Friday, November 24, 2006


If you've ever said to yourself "Damn, what I really want to hear right now is some avant-garde music constructed from the sounds of old arcade machines," (and, let's face it, who hasn't said that at some time in their life?) , then today's your lucky day.

Most people know the Belgian composer Wim Mertens, if at all, for his soundtrack to the Peter Greenaway film Belly Of An Architect, starring Brian Dennehey and Chloe Webb (whatever happened to her, incidentally?). Besides his occasional forays into film soundtracks, though, he's also responsible for some 50 albums, both as a solo composer and as a member of the ensemble Soft Verdict, as well as being the author of one of the first academic publications about systems music. Entitled American Minimal Music, the book, published in 1980, was an in-depth look at modern classical music in the US from John Cage to Steve Reich via LaMonte Young and Terry Riley. The foreword was written by a then-largely-unknown Michael Nyman. A friend who met Nyman some12 years later was astonished, then, to hear Nyman refer to Mertens as a "poor man's Philip Glass". I think the fact that Mertens got the nod to score Belly... rather than Nyman, Greenaway's usual musical choice, may have contributed to the slur. Despite this, I think Mertens holds his own, especially on albums such as Educes Me.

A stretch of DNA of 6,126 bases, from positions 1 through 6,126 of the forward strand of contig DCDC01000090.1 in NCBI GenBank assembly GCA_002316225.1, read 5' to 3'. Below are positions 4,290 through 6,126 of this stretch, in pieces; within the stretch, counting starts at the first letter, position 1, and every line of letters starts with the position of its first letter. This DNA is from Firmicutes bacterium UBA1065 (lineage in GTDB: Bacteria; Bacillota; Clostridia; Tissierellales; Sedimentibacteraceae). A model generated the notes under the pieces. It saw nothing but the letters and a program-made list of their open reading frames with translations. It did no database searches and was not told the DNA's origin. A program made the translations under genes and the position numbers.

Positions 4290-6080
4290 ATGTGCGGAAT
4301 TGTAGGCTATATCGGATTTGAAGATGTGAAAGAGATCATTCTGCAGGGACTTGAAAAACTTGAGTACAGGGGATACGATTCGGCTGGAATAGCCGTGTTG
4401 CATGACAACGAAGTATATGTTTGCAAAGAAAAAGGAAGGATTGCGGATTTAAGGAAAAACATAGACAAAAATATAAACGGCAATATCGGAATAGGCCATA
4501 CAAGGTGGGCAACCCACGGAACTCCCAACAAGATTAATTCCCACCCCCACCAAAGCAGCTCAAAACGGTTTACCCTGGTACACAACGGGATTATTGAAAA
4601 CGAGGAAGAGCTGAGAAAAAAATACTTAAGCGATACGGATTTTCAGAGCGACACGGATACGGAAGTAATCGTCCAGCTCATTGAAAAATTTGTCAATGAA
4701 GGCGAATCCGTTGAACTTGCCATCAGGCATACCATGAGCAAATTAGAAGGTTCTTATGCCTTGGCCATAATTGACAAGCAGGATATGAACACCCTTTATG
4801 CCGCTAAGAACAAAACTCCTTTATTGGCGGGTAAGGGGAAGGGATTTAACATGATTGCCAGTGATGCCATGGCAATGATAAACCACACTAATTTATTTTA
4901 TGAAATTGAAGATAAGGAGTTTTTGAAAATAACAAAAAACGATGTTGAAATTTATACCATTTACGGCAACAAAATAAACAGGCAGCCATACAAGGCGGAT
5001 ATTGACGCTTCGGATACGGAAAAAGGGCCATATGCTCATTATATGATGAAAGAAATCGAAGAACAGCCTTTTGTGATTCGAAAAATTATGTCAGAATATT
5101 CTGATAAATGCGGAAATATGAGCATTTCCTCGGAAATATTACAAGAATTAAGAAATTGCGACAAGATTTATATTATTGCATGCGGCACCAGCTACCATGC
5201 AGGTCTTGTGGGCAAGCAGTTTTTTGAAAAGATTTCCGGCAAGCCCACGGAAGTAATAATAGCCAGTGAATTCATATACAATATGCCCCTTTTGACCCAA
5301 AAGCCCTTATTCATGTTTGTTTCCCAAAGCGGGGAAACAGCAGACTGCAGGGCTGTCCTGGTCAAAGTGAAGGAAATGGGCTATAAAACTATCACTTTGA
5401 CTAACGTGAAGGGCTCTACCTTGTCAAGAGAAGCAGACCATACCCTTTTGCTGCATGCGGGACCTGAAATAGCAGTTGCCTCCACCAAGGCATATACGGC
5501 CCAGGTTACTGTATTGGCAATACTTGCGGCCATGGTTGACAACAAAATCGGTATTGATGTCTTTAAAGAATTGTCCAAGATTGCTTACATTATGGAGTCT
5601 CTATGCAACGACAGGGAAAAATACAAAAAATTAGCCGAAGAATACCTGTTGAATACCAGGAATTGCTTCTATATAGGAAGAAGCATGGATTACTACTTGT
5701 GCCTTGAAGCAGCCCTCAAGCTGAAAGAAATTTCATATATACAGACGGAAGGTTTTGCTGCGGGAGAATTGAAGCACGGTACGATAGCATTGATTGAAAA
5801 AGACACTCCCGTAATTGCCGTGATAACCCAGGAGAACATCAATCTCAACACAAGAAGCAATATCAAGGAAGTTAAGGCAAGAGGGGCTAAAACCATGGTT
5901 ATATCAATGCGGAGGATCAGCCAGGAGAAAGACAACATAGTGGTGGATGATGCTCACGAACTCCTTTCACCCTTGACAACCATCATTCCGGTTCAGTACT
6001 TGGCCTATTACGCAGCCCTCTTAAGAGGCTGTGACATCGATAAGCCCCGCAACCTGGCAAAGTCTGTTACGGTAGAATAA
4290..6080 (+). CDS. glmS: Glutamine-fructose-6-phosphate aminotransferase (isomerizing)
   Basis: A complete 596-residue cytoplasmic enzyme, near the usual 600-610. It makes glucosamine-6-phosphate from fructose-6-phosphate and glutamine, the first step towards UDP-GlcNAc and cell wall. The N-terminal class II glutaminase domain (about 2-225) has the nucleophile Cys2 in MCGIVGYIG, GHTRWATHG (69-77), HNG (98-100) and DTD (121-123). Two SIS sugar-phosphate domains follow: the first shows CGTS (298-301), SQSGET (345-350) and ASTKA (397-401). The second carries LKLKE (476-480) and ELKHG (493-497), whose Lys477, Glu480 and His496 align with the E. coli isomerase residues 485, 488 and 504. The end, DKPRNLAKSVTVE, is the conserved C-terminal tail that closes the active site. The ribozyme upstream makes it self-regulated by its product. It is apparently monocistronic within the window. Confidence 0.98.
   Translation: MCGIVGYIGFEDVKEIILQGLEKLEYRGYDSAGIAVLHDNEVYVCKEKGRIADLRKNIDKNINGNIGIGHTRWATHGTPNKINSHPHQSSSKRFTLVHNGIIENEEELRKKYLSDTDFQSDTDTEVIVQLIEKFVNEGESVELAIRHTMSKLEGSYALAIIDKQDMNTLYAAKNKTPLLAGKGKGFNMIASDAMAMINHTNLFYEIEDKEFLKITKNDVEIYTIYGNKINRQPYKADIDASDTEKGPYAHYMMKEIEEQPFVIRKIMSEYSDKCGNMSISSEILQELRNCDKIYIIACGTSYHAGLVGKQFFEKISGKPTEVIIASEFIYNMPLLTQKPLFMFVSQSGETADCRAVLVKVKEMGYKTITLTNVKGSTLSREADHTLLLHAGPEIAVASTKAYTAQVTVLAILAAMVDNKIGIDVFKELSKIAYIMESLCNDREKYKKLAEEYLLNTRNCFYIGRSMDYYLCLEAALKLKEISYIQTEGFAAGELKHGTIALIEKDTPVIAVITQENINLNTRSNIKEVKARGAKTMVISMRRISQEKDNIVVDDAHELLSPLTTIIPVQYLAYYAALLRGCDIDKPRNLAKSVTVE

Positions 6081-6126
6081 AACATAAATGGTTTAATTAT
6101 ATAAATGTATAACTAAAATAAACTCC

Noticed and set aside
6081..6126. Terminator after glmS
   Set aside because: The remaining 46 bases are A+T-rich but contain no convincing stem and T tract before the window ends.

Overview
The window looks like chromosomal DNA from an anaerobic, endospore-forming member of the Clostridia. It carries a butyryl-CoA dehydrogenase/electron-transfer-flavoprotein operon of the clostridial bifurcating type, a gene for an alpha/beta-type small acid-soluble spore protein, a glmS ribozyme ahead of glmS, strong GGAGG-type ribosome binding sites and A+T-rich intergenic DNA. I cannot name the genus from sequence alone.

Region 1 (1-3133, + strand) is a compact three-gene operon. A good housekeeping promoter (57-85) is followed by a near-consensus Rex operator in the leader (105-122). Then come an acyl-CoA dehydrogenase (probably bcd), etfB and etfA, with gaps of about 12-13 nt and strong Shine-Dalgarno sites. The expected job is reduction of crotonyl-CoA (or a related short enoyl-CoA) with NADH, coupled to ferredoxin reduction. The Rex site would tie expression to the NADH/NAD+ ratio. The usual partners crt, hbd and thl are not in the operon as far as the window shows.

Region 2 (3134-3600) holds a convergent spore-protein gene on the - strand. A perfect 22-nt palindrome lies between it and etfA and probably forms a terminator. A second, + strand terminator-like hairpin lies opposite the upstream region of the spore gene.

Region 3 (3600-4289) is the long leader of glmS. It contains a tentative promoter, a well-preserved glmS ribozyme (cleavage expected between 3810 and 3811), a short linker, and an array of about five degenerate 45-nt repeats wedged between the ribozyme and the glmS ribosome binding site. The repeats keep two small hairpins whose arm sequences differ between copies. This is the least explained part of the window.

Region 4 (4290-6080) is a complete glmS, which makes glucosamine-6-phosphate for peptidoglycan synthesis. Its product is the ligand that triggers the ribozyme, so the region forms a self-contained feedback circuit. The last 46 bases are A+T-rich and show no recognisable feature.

For Amusement Only, Mertens' first solo album, was made almost entirely from the sounds of pinballs and other arcade games; the sound sources are rather given away by the titles of each piece (e.g. Gorf, Fireball, Mystik). An acquired taste, perhaps, but the album found a niche audience among those who (a.) appreciated New York minimalism and (b.) misspent their youth in seaside amusement arcades. People like me in other words. Sadly, no other composers took up the gauntlet of creating music for, say, Frogger or Defender in subsequent years, though other musicians in other genres did use similar inspirations to Mertens in their work. These included Tilt's Arcade Funk and The Aphex Twin's early PacMan homage. In fact, PacMan has been the greatest inspiration for musicians over the years; the best example of which is arguably I'm The PacMan by the imaginatively monickered The PacMan. It appeared on the first Street Sounds Electro compilation, which has just been reissued on bootleg vinyl, so you've no excuse for not owning it.